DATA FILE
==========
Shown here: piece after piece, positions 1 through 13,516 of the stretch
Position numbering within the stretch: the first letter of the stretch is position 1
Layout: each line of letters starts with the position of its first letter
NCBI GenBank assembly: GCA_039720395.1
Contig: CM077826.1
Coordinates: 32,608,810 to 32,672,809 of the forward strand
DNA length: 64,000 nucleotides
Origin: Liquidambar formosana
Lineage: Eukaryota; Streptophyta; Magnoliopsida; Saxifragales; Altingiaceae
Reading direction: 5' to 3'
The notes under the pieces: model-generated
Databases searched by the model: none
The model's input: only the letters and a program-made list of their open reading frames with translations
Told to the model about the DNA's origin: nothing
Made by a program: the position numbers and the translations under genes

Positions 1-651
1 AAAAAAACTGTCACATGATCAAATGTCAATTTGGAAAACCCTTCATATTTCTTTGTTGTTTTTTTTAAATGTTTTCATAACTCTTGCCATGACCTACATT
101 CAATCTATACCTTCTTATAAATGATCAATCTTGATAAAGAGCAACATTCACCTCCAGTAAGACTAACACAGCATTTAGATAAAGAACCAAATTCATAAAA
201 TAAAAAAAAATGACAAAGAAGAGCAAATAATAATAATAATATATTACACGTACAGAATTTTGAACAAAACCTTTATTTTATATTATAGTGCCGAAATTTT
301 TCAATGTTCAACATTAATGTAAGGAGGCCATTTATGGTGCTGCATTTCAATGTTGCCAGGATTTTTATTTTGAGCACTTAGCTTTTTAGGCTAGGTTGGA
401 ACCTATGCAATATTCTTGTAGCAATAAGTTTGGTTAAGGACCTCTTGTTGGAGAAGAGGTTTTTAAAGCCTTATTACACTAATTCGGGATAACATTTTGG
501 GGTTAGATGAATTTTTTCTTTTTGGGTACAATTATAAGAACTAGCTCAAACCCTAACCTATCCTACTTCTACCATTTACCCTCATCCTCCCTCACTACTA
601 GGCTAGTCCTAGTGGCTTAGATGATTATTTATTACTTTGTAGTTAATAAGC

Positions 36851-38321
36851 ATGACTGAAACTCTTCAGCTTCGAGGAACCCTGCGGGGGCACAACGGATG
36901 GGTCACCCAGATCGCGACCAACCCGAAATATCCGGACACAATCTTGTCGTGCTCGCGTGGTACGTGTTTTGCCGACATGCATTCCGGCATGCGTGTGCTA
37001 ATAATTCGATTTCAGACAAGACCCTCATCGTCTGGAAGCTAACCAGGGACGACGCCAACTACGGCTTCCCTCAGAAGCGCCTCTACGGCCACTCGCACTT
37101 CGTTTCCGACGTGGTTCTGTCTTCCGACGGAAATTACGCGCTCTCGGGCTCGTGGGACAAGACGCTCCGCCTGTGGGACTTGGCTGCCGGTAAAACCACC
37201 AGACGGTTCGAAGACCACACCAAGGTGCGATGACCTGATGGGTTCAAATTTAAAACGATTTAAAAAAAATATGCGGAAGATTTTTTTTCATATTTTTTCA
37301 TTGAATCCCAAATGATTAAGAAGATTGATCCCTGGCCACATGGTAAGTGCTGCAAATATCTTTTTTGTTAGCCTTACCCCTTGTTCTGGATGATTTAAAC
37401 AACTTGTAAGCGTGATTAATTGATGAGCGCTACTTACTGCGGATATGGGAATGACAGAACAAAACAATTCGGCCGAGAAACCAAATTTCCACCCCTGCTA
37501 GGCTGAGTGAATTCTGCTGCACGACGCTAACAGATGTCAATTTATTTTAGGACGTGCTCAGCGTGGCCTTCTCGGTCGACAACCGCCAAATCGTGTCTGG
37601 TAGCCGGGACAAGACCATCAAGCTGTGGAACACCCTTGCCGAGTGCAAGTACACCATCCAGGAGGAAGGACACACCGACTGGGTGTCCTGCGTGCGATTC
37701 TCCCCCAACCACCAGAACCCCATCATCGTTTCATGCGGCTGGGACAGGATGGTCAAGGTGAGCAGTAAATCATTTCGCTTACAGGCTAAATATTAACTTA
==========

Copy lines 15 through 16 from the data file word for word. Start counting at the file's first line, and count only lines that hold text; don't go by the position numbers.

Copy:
Made by a program: the position numbers and the translations under genes

Positions 1-651